The Promota Magazine
Amnesty urged to adopt Malawian couple
Call for “Prisoner of Conscience” status for Steven & Tiwonge Amnesty International is being urged to adopt Steven Monjeza and Tiwonge Chimbalanga as “Prisoners of Conscience.” The two men are in Chichiri prison in Malawi on charges of homosexuality, after they celebrated their relationship in a public ceremony last December. Their trial verdict is expected on 22 March. The call for Prisoner of Conscience status comes from the London-based LGBT human rights group, OutRage!. The group’s campaign coordinator, Peter Tatchell, has written to the Director of Amnesty International UK, Kate Allen. He wrote to Ms Allen: “We urge Amnesty International to adopt Steven Monjeza and Tiwonge Chimbalanga as Prisoners of Conscience…Everyone is very appreciative of the statement that Amnesty has already issued, which deplores the men’s arrest and calls for their release. We are now hoping that Amnesty will go one step further and recognise them as Prisoners of Conscience.” “OutRage! has made the appeal for Prisoner of Conscience status following a request for help from Mr Monjeza and Mr Chimbalanga. The two men have asked me and others to increase Malawian and international pressure to secure the dropping of all charges and their immediate release. “Adoption by Amnesty as Prisoners of Conscience would be a great morale boost for Tiwonge and Steven. It might also help encourage a less harsh sentence, if they are found guilty when their trial verdict is announced on 22 March. They face a maximum sentence of 14 years imprisonment,” said Mr Tatchell. A full copy of the OutRage! letter to Kate Allen of Amnesty International UK follows below.
Further information: Peter Tatchell 0207 403 1790 Dear Kate Allen, As you know, Steven Monjeza (26) and Tiwonge Chimbalanga (20) were arrested in Malawi on 28 December 2009 on charges of homosexuality, after they celebrated their engagement to be married in a traditional African ceremony. They have been refused bail and held in Chichiri Prison ever since – for nearly three months. If convicted, they face a sentence of up to 14 years jail. The trial verdict is expected on 22 March.
We urge Amnesty International to adopt Steven Monjeza and Tiwonge Chimbalanga as “Prisoners of Conscience.” I am acting in response to their request for me and others to assist them and at the request of their friends and supporters in Malawi. Everyone is very appreciative of the statement that Amnesty has already issued, which deplores the men’s arrest and calls for their release. We are now hoping that Amnesty will go one step further and recognise them as “prisoners of conscience.” Steven Monjeza and Tiwonge Chimbalanga have not committed any crime by holding a same-sex engagement ceremony.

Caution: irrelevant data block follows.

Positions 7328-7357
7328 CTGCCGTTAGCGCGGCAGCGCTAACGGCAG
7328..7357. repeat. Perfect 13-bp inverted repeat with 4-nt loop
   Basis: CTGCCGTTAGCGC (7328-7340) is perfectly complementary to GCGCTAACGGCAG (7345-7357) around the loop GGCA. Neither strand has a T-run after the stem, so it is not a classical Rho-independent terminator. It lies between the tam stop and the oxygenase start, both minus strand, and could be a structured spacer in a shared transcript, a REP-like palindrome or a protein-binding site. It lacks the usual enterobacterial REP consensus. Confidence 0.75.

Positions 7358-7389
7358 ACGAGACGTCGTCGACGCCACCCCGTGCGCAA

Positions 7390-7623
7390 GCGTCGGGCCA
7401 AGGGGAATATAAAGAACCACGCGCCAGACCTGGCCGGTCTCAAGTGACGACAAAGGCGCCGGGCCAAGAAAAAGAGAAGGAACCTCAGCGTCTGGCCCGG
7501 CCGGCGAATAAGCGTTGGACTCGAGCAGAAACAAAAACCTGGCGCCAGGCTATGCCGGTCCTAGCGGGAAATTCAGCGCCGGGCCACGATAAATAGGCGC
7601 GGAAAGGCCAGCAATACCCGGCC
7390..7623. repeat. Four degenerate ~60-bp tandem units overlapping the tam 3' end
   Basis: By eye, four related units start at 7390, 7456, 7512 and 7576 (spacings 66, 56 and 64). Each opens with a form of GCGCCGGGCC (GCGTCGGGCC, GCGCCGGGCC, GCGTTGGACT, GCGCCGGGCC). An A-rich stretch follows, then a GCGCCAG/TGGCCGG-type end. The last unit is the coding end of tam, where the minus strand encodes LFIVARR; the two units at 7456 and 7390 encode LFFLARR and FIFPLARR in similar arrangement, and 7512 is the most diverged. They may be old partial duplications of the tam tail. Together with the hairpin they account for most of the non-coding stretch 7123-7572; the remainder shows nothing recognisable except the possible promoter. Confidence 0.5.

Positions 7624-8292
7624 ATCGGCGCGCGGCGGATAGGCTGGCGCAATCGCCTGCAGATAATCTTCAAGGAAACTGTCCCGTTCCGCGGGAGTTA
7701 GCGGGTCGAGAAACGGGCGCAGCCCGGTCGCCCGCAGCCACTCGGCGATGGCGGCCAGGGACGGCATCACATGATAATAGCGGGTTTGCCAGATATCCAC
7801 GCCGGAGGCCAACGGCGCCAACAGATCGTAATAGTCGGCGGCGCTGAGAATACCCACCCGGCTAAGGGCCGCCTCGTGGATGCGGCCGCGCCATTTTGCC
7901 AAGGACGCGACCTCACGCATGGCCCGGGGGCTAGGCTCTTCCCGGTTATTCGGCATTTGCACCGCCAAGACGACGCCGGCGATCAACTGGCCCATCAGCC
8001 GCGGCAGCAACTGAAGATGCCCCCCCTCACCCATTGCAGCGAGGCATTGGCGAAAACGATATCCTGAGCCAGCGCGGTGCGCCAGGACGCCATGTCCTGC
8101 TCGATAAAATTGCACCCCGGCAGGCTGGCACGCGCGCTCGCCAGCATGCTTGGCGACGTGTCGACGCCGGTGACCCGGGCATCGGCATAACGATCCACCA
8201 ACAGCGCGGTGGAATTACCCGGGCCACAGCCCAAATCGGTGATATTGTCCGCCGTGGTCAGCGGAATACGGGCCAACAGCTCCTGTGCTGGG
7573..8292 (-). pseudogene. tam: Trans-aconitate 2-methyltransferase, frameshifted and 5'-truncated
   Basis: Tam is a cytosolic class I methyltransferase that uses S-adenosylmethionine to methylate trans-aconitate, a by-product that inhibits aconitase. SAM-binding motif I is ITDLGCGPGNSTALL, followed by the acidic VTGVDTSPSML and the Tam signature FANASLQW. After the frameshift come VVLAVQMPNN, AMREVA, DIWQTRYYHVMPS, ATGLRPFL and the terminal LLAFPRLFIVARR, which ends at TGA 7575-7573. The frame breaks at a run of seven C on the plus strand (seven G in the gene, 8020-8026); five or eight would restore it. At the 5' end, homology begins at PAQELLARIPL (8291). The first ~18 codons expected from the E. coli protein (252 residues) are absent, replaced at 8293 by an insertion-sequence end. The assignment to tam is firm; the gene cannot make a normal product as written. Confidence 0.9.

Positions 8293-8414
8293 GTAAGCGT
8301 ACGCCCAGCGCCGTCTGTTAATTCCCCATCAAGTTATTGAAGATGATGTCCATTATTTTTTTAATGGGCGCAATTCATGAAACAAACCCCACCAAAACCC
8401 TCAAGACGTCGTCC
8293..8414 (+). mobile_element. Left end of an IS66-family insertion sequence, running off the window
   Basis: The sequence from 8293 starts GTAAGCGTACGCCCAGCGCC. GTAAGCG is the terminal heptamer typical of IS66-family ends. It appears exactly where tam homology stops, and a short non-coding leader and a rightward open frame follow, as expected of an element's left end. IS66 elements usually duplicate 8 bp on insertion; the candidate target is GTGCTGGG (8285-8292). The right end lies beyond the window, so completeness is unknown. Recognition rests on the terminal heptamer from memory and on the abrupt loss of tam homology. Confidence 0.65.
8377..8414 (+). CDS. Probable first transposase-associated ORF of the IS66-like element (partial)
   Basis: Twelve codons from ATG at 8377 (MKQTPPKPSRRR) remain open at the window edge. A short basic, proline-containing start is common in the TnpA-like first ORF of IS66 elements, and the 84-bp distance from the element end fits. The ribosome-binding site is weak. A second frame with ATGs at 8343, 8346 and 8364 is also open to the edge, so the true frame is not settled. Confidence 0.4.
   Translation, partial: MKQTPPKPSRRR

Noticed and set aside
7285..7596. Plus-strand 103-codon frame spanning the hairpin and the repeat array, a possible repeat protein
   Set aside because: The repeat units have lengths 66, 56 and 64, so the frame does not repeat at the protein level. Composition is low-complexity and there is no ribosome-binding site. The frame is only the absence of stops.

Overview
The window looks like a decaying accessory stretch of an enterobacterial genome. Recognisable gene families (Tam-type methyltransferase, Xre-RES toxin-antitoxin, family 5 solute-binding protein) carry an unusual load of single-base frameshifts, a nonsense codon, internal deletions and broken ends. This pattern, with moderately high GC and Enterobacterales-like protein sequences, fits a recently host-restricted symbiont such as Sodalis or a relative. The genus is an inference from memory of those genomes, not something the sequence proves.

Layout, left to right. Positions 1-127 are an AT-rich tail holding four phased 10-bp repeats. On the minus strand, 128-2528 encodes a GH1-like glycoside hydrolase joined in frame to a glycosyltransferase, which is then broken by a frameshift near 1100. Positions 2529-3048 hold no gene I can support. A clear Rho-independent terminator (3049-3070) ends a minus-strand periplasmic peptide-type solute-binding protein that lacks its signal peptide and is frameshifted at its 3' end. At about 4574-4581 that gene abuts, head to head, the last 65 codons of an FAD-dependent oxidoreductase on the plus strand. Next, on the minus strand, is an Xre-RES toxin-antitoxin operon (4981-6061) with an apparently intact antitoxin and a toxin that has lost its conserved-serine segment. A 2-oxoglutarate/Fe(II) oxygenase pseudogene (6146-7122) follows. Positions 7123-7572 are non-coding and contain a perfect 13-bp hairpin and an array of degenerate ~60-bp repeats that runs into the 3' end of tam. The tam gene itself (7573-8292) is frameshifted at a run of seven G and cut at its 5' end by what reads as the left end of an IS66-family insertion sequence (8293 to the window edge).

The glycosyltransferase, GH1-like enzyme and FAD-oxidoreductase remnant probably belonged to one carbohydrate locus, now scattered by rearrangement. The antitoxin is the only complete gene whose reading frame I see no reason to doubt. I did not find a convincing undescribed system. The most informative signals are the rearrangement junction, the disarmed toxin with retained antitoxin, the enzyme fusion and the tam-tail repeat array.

This ceremony is not illegal under Malawian law. Moreover, no one has witnessed them committing any illegal same-sex act and there is no forensic evidence to prove that they have committed criminal offences. Even if they did have a sexual relationship, it is ethically wrong to prosecute them for consenting private behaviour that harms no one. Their prosecution is illegal. It is contrary to section 20 of the Malawi constitution, which outlaws all discrimination. Criminalising adult same-sex relations when similar opposite-sex relations are lawful is discrimination and is unconstitutional.
The prosecution of Steven Monjeza and Tiwonge Chimbalanga also violates the equal treatment provisions of the African Charter on Human and Peoples’ Rights, which Malawi has signed and pledged to uphold. See details of the Malawian constitution and the African Charter below. I would be most grateful if you could confirm Amnesty International’s willingness and intention to adopt Steven Monjeza and Tiwonge Chimbalanga as “prisoners of conscience” and to campaign for their release. Yours with much appreciation of your human rights endeavours, Peter Tatchell OutRage! – 0207 403 1790 Constitution of Malawi – Article 20: 1.
Discrimination of persons in any form is prohibited and all persons are…guaranteed equal and effective protection against discrimination on grounds of race, colour, sex, language, religion, political or other opinion, nationality, ethnic or social origin, disability, property, birth or other status.
The African Charter on Human and Peoples’ Rights – Articles 2, 3 and 4: Article 2 Every individual shall be entitled to the enjoyment of the rights and freedoms recognized and guaranteed in the present Charter without distinction of any kind such as race, ethnic group, color, sex, language, religion, political or any other opinion, national and social origin, fortune, birth or other status. Article 3 1. Every individual shall be equal before the law. 2. Every individual shall be entitled to equal protection of the law. Article 4 Human beings are inviolable. Every human being shall be entitled to respect for his life and the integrity of his person. No one may be arbitrarily deprived of this right.
Malawi has signed and pledged to uphold this African Charter: http://www.africa-union.org/root/au/Documents/Treaties/List/African%20Charter%20on%20Human%20and%20Peoples%20Rights.pdf ENDS